We find no significant impact of housing subsidies on rents in the 1980s, when the expenditure on housing benefit was lower. In contrast, we show that they led to a rise in rents in the two decades following the reform (from 1995 to 2016), with a stronger impact in the short run (in the 1995 to 1999 period).
Between 2000 and 2016, housing subsidies had an overall positive impact on rents, even for tenants that were not subsidised. The impact for non-claimants is large, as in the United States (Susin, 2002). In France, given that 40% of tenants in the private sector are subsidised, a landlord can take housing subsidies into account when setting the rent, before knowing whether or not the tenant is subsidised.
The positive impact on rents holds with a constant magnitude when we divide the study period (2000-2016) into two sub-periods (2000-2008 and 2009-2016). This inflationary impact is accompanied by an increase in the quantity of private rental housing; no effect on quality is detected (Table 1).
Note: The data only enable the effect on quality to be measured in 1999, 2006, and 2016.
We show that this long-term inflationary impact is accompanied by different reactions in the housing market, depending on the market segment. For dwellings with three or more rooms, the rental housing supply remained inelastic in quality and quantity and higher housing subsidies led to a lasting increase in rents between 2000 and 2016. In contrast, for one or two-room dwellings, rents stopped increasing significantly between 2000 and 2016 (after rising between 1995 and 1999), and the quantity of private one-room rentals increased in 1999, 2006 and 2016, driven by new buildings.
Our finding could be due to the entry of a greater number of students into housing markets where subsidies are higher. For small dwellings, the housing market responded to this increase in demand with an increase in supply in terms of quantity. The supply of one-room rentals is probably the most elastic, as landlords who opt for rental investment buy small dwellings and those who are wealthier may prefer to diversify their risks by purchasing several small dwellings.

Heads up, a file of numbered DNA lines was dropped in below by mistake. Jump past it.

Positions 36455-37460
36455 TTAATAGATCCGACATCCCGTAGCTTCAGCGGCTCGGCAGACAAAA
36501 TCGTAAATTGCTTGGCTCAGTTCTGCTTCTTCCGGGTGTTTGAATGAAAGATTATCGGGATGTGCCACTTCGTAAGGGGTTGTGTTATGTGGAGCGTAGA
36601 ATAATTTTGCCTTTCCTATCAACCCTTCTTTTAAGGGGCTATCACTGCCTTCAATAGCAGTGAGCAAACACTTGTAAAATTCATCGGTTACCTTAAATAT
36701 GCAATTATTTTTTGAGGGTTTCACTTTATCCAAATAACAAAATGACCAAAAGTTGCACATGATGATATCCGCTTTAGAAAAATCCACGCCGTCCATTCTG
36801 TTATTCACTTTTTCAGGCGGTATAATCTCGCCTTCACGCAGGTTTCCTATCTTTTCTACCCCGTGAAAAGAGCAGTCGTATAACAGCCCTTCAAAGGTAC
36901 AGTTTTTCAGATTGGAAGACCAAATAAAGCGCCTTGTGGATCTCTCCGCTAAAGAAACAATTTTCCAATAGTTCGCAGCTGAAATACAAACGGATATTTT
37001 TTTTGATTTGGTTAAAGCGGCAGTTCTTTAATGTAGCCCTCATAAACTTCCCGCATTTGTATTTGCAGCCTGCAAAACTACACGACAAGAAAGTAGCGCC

Any reform of housing subsidies must take account of the hybrid nature of this public policy, which is both a tool to make housing demand more solvent, and a means of redistributing income towards the poor. For example, a cut in housing subsidies could lead to lower rents, as observed in the United Kingdom (Braakmann and MacDonald, 2020). However, the fall may not necessarily be as large as the rise, or even the same size as the subsidy cut (Gibbons and Manning, 2006), which, in this latter case, could lead to a fall in beneficiaries’ living standards.
Several reports in recent years have suggested merging housing subsidies with other benefits, in the form of a negative income tax or a single benefit payment (Bozio et al. (2017), Trannoy and Wasmer (2013)). These proposals are based on the idea that the inflationary impact on rents is due to the identification of housing subsidies as a benefit to be devoted entirely to housing and which can therefore finance a rise in rents. While merging housing subsidies into a single benefit could reduce their inflationary impact, there could still be an upward effect on prices if the number or quality of rental dwellings on offer fail to increase. Indeed, our study confirms that the greater the inelasticity of housing supply, the greater the increase in rents. This underlines the importance of increasing the number of dwellings on offer at the same time as making demand more solvent, to avoid the subsidies being captured by landlords.